Because there has been some controversy regarding the effect of isoniazid on the emotions of tuberculous patients, an examination of the available facts is in order. According to one of the earlier reports1 the apathy and drowsiness characteristically seen among many of the acutely ill tuberculous patients were completely eliminated by the second week of treatment in all instances. Some of these patients even became disciplinary problems before any objective signs of improvement could be noted. These and other workers published reports in which similar observations were made, but this aspect of treatment with isoniazid was not confirmed in a later report.2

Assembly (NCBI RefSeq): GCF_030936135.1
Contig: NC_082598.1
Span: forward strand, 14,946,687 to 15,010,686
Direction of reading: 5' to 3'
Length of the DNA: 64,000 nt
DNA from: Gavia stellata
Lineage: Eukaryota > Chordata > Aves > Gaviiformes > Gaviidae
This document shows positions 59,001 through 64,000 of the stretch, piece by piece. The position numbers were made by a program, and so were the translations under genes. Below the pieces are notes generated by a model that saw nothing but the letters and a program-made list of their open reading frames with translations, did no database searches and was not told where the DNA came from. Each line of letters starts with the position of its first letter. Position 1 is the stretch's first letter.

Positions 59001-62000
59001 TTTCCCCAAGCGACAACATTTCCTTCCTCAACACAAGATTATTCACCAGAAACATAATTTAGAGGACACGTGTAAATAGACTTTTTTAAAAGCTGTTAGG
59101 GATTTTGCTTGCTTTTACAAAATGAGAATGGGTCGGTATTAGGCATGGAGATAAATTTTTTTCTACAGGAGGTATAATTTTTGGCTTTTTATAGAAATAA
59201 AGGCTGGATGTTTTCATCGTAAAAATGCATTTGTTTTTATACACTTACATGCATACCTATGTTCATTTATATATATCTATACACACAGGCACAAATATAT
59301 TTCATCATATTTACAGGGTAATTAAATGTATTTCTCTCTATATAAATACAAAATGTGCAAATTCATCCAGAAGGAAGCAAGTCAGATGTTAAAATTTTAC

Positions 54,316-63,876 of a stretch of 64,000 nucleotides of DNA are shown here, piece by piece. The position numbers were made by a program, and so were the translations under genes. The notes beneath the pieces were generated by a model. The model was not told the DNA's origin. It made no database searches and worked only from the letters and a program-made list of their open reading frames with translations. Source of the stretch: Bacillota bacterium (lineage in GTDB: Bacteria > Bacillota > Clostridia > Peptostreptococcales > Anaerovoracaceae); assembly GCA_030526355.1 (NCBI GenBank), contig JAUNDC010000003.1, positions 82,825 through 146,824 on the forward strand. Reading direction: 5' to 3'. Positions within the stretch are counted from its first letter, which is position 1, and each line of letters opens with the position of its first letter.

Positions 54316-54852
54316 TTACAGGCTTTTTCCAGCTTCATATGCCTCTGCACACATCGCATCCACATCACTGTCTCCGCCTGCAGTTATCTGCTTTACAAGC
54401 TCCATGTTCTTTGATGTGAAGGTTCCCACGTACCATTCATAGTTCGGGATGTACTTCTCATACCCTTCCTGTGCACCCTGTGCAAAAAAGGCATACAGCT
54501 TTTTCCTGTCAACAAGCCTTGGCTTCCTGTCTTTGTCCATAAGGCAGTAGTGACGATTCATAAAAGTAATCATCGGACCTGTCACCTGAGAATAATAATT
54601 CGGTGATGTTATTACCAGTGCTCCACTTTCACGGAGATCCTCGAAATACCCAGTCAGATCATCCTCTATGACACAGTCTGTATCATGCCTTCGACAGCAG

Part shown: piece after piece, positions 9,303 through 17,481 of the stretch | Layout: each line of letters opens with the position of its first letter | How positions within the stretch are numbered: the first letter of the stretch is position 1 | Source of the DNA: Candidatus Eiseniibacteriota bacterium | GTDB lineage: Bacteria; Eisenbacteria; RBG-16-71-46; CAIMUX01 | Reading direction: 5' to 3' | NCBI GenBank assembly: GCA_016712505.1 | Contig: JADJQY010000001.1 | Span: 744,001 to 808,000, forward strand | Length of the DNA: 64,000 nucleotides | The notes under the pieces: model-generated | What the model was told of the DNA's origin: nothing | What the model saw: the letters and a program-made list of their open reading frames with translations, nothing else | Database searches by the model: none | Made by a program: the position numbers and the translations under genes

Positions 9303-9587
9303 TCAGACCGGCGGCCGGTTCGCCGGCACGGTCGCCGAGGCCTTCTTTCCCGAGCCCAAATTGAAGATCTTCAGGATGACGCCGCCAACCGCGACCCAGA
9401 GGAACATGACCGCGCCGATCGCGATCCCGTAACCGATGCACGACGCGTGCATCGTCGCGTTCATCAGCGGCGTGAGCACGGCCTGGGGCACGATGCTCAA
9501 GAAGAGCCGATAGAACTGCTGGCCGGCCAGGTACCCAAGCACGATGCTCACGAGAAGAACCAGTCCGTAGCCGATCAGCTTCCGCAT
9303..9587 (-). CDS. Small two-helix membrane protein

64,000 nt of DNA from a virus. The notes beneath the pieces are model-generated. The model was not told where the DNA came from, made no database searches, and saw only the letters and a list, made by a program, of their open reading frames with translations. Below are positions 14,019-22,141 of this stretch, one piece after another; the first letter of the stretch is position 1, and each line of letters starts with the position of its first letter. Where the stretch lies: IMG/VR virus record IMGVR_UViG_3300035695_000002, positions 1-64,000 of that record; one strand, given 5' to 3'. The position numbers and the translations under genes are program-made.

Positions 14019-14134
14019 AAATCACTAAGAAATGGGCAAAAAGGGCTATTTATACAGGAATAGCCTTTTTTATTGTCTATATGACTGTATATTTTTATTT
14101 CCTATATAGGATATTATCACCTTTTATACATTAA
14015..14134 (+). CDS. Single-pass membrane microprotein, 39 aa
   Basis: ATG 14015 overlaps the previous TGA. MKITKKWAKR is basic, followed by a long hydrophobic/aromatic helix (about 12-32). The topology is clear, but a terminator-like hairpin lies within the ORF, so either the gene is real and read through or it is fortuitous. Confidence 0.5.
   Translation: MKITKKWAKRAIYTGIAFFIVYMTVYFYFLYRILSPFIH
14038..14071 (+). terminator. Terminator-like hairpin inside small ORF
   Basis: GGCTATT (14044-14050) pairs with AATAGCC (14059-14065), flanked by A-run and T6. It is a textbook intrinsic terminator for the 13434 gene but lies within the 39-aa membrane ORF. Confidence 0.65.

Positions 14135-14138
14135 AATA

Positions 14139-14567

The attitudes and emotional reactions of the patients are important factors in the treatment of tuberculosis, as was recognized by Osler, who said, "It is just as important to know what is in a man's head as what is in his chest if you want to
THE EFFECT OF ISONIAZID ON THE EMOTIONS. JAMA. 1953;153(17):1524. doi:10.1001/jama.1953.02940340026011
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